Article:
Removing an incapacitated trustee

It’s legally awkward as well as personally sad when your fellow trustee develops dementia and no longer has capacity to make decisions. What happens, for example, when you want or need to sell the family home which is owned by the trust, but one of the trustees can’t act any longer?

The answer is that you need to apply to the Court to remove the person as a trustee on the grounds that he or she can’t act any longer. You can also ask the Court to vest the property in the remaining trustees. It’ll be straightforward enough as long as the remaining trustees agree, but that’s the mechanism that you need to use under current law.

In particular, the High Court has just confirmed that you can’t get around the problem by using an enduring power of attorney (EPA) that you hold for the incapacitated trustee. You can’t use an EPA to say that they retire as a trustee, to exercise trustee decisions on their behalf, or to appoint anyone else to act as a trustee instead.

This is because the EPA only covers the donor’s personal property, not anything they hold on behalf of others. It doesn’t give the attorney the power to act for the donor in relation to the donor’s obligations, rights and powers as a trustee. And a trustee can’t delegate their powers to anyone else.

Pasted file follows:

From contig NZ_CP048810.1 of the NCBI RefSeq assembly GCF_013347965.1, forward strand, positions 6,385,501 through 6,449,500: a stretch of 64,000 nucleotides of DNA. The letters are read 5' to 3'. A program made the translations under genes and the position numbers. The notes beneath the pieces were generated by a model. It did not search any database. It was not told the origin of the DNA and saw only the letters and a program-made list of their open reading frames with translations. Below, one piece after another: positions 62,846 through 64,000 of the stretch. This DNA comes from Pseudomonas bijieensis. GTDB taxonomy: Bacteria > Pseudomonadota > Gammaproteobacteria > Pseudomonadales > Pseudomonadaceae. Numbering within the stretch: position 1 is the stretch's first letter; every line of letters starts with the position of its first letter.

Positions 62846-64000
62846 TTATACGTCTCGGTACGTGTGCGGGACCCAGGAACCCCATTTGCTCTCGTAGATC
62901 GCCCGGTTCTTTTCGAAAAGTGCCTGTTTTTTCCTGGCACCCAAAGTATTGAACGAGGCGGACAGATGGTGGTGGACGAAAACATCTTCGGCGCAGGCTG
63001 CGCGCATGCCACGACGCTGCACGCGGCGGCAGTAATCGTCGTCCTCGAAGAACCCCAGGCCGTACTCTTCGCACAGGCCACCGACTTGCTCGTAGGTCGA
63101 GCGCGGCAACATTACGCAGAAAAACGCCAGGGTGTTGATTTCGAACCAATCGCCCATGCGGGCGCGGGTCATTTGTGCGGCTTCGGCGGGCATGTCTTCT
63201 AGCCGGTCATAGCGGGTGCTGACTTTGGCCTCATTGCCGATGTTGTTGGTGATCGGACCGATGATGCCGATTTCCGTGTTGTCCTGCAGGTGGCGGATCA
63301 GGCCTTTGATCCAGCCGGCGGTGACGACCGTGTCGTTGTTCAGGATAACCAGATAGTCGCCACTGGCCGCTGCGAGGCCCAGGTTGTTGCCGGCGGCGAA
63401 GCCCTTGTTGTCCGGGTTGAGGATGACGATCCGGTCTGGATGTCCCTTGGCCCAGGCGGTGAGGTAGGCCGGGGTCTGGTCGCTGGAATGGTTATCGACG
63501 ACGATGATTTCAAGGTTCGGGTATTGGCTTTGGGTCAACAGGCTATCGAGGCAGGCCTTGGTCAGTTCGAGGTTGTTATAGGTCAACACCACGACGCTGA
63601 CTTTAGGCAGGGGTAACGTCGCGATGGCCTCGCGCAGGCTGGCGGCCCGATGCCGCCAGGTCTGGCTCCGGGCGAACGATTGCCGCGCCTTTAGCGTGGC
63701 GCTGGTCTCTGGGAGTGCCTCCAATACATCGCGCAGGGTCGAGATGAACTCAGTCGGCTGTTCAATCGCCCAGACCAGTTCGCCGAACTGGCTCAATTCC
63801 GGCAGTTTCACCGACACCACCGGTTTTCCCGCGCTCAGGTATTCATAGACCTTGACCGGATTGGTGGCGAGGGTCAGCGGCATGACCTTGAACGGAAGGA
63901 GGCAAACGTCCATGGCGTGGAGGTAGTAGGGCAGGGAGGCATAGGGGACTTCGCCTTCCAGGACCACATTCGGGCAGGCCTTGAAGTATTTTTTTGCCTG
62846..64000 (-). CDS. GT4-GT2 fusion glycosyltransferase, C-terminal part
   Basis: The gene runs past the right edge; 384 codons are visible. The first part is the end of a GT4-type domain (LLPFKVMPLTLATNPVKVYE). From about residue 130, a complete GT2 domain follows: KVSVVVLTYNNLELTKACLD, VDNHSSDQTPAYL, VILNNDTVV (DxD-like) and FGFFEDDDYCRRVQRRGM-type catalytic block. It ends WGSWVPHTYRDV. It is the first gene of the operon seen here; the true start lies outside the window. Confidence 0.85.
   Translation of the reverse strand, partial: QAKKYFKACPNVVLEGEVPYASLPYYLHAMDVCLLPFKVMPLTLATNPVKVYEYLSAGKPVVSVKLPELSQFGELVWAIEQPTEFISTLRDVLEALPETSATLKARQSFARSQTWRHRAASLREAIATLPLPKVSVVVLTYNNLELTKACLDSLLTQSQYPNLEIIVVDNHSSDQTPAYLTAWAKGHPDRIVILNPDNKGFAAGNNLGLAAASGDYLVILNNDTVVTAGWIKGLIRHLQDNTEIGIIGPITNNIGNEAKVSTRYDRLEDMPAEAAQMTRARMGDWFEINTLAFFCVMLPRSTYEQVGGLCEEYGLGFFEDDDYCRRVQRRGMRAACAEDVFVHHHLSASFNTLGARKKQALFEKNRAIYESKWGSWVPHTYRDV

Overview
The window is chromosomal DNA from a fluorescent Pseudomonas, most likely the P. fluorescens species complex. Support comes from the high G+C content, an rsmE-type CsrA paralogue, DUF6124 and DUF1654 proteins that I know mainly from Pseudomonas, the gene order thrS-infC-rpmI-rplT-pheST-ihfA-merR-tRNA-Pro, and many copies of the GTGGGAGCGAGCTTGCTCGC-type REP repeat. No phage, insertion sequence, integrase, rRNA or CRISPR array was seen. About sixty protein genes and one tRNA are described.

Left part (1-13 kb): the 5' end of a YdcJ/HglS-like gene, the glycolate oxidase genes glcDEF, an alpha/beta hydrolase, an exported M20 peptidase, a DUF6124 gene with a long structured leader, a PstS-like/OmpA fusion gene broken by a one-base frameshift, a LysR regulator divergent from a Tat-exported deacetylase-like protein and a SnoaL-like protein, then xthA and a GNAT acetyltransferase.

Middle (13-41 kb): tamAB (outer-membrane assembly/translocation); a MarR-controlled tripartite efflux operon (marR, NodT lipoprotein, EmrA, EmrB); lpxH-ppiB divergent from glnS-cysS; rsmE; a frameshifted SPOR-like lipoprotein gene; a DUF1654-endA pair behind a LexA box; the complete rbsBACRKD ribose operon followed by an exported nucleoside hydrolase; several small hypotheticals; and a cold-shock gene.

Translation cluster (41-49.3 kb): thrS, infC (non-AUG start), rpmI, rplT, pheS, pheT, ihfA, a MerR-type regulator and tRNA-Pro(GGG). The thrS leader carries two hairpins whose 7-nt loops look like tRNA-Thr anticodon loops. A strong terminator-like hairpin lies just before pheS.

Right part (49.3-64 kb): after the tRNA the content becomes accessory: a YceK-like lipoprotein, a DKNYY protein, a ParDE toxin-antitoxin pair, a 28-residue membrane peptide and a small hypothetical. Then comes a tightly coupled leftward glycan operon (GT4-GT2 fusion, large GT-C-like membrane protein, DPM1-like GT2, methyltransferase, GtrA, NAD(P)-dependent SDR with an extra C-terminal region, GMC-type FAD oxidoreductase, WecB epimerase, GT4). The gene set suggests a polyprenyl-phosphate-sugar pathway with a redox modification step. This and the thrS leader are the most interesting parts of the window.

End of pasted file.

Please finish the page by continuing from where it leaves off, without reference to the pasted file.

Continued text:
This is why, for instance, Land Information NZ won’t accept documents transferring real estate belonging to a trust when an attorney under an EPA has tried to sign on behalf of a trustee who’s lost capacity.

Of course, any court action comes at a cost, however straightforward it is. It’s nice to avoid that hassle if possible. That’s why it’s worth reviewing your trust setup while everyone is hale and hearty, to check that it’s working as well as it could and that it’s going to last you into the future.

One option that some of our clients use is to create a corporate custodian trustee to hold the trust property. It’s much easier to change directors and shareholders as your circumstances change than it is to manage trustee incapacity.

Let us know if you’d like to discuss options for your trust – we’d be happy to help.